Systematics of the minerals

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The mineral system is a list of all known mineral types sorted by chemical composition and crystal structure .

In mineralogy , a distinction is made between two basic systematics: The systematics according to Hugo Strunz , which is mainly used in German-speaking countries, and the systematics according to James Dwight Dana used in the English-speaking world, especially in the United States . On the surface, both systematics look very similar, as their first, rough classification , the so-called “mineral class”, follows the chemical composition in both systems.

Depending on the version of the system, the number of mineral classes in this first classification varies between eight and ten.

In the further subdivisions, the old systematics of minerals according to Strunz (8th edition) and the new systematics of minerals according to Strunz (9th edition) (since 2001) are initially based on the chemical composition, while the systematics of minerals according to Dana the Prefers crystal structure as a distinguishing feature. Therefore, among other things, quartz is assigned to the oxides in Strunz's system due to the compound SiO 2 . Its crystalline structure of interconnected SiO 4 tetrahedra corresponds to that of silicates, among which it can also be found according to Dana's systematics.

Mineral classes

I elements

In this mineral class are all solid , occurring so in nature in elemental form chemical elements gathered. These include 33 elements, some of which can exist in several modifications in a stable or metastable manner on the earth's surface, such as carbon in the form of diamond , graphite , chaoite and fullerite . The class of elements also includes natural alloys , intermetallic compounds , carbides and their relatives. These minerals are rare, but some of them have a certain economic importance. A total of around 150 types of mineral belong to the class of elements.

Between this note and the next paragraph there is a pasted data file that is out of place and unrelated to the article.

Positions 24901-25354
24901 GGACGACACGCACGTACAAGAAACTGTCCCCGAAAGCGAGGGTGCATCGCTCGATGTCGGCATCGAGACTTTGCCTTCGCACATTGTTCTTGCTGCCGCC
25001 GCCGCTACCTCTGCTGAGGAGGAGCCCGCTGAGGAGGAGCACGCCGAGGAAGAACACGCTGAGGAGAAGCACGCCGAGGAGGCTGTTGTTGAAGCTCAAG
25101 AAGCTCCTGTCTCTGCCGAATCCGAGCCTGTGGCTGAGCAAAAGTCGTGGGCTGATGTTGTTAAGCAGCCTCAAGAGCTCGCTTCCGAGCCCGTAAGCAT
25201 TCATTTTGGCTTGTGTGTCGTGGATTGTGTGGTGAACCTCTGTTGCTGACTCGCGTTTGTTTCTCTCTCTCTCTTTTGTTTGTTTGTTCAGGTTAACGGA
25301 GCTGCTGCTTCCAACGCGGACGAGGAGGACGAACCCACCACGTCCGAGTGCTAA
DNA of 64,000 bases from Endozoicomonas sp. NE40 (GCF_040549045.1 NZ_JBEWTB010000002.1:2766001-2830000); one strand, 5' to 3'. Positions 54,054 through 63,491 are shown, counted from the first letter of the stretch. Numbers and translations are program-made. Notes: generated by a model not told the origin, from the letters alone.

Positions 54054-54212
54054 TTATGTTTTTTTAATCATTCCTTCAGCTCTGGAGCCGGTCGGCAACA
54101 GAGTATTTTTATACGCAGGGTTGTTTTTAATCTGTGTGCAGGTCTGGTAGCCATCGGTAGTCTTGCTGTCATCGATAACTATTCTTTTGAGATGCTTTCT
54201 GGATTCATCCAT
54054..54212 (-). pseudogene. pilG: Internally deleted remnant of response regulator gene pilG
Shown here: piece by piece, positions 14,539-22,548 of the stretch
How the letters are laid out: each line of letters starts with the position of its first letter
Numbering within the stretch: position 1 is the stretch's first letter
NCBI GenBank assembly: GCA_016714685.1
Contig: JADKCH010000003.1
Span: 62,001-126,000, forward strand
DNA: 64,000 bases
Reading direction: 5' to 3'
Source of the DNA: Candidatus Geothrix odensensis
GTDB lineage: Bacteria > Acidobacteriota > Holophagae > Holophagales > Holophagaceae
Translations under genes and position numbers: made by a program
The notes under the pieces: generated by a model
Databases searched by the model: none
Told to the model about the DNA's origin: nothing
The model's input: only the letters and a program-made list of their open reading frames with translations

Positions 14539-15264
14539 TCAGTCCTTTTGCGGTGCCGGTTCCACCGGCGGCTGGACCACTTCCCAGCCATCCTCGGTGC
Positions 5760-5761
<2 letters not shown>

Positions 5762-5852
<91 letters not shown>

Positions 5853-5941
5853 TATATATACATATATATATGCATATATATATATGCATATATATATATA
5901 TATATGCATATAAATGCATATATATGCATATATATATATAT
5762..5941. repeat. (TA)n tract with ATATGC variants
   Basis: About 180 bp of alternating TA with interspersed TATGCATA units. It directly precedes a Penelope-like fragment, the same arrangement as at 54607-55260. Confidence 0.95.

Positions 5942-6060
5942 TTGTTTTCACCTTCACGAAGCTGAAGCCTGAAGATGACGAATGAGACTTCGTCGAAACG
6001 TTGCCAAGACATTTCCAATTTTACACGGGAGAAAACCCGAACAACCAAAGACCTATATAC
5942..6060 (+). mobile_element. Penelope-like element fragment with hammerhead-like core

II sulfides, sulfosalts and related compounds

The class of sulfides and sulfosalts includes all compounds between metals and the chalcogens sulfur , selenium , tellurium (Te), arsenic , antimony and bismuth (Bi, formerly bismuth), i.e. selenides , tellurides , arsenides , antimonides , bismuthides , sulfarsenides , sulfantimonyides and sulfbismutides . These include around 750 minerals. Most metals (especially non-ferrous metals ) are extracted from sulphidic ores.

III halides

The currently around 230 halides consist of a compound with the halogens fluorine , chlorine , bromine or iodine with cations such as sodium or calcium . The representatives of these minerals occur in salt deposits .

IV Oxides and Hydroxides

The combination of metals or non-metals with oxygen or hydroxyl groups (OH - groups) gives rise to oxides or hydroxides (earlier notation oxides or hydroxides). While hydroxides are formed as so-called secondary minerals on the earth's surface, oxides are formed under high pressure in the earth's interior.

Together with the related compounds of arsenites , antimonites , bismuthites , sulfites , selenites , tellurites , iodates and the V [5,6] vanadates as well as the uranyl hydroxides , around 750 minerals belong to this class.

V carbonates and nitrates

The class of carbonates (outdated: carbonates ) and nitrates include the salts of nitric acid and carbonic acid . Among the uranyl compounds , the uranyl carbonates also belong to this class.

As the main constituent of limestones, carbonates are widely used, while nitrates only occur in a few salt lakes in the tropics . A total of around 260 minerals are carbonates and nitrates.